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Title: Cellular and molecular control of skeleton formation in fish: Insights from osteoblast ablation and functional characterization of Lrp5 and SOst
Keywords: developmental biology, genetics, zebrafish, medaka, skeleton, bone
Issue Date: 18-Aug-2011
Citation: BERND WILLEMS (2011-08-18). Cellular and molecular control of skeleton formation in fish: Insights from osteoblast ablation and functional characterization of Lrp5 and SOst. ScholarBank@NUS Repository.
Abstract: A structure common to all vertebrate species is their axial skeleton, which is composed of a calcified extracellular matrix deposited by bone forming cells (osteoblasts) We use the two laboratory fish species medaka (Orizyas latipes) and zebrafish (Danio rerio) as models to gain better understanding about cellular and molecular processes involved in skeletal development. To gain a better understanding about the role of osteoblasts in development of the vertebral column, we created a transgenic osx:CFP-NTR medaka which enables conditional ablation of this cell lineage upon antibiotic treatment. Absence of the majority of osteoblasts, which was evident by reduced reporter expression, enhanced apoptosis in the respective regions and reduced marker gene expression lead to reduced bone mass in the cranial skeleton and the vertebral spines. In contrast, vertebral bodies were found partially fused as a result of osteoblast ablation. Thus, we propose an additional function for these cells as growth restricting border cells in development of the vertebral bodies. In the course of vertebrate development, cranial neural crest cells (CNCCs) undergo an epithelial to mesenchymal transition (EMT), delaminate from the neural plate and migrate in separate mesenchymal streams to invade the respective cranial regions in which they subsequently differentiate to form the craniofacial skeleton. Canonical Wnt pathway is thereby one of the essential signaling cascades. Here we show that the frizzled co-receptor low-density-lipoprotein (LDL) receptor-related protein 5 (Lrp5) plays a crucial role in CNCC development and morphogenesis of the cranial skeleton. Morpholino mediated knockdown of lrp5 does not affect induction of CNCCs. However, it leads to reduced proliferation of premigratory CNCCs. Additionally CNCC migration is disturbed as ectopic cells are found in the dorsal neuroepithelium. These defects eventually result in craniofacial skeleton malformations. Interestingly, knockdown of Sost, a putative inhibitor of Lrp5 leads to similar defects. Both factors have to date mainly been associated with bone metabolism in man and mammals. This is the first report about an involvement in early morphogenetic processes.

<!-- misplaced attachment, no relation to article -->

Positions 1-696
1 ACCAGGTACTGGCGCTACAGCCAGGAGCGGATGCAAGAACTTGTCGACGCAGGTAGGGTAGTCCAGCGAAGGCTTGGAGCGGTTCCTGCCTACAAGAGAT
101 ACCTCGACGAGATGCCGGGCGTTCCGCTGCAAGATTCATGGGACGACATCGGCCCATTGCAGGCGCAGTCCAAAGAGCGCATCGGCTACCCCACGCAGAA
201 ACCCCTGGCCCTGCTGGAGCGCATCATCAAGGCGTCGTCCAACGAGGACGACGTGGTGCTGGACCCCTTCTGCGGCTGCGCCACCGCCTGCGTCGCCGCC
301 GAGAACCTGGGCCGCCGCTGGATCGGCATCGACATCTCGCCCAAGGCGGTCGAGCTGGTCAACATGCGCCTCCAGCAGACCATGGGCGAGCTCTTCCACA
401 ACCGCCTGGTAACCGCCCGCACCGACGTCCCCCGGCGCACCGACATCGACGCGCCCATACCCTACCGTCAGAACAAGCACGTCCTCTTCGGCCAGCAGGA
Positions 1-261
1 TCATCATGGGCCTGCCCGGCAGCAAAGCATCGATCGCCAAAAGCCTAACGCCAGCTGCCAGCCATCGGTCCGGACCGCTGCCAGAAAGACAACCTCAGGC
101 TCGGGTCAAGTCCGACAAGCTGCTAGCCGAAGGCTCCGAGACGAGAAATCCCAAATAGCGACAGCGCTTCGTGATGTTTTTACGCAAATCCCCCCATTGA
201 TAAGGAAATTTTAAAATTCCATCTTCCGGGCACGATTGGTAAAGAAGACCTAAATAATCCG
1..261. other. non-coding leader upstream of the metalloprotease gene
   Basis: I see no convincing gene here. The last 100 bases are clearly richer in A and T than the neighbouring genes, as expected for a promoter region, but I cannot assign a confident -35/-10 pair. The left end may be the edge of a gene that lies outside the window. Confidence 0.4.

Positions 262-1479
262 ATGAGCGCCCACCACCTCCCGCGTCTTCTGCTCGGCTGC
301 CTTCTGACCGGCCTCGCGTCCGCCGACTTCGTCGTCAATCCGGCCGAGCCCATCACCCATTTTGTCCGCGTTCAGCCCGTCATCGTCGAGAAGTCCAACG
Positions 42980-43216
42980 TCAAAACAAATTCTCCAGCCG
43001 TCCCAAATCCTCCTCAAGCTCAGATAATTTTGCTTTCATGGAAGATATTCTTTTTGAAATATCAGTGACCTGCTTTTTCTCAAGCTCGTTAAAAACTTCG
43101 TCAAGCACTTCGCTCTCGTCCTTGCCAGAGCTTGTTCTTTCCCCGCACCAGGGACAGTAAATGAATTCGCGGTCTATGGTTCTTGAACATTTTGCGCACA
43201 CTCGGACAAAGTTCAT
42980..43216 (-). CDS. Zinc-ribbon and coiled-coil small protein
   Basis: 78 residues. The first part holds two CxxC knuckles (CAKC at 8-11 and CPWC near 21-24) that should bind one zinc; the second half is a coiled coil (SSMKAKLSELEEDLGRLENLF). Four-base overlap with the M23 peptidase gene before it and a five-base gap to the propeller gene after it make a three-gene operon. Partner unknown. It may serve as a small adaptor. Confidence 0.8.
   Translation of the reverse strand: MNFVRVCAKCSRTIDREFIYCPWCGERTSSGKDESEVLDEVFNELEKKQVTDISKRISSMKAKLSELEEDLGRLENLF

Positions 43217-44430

Appears in Collections:Ph.D Theses (Open)

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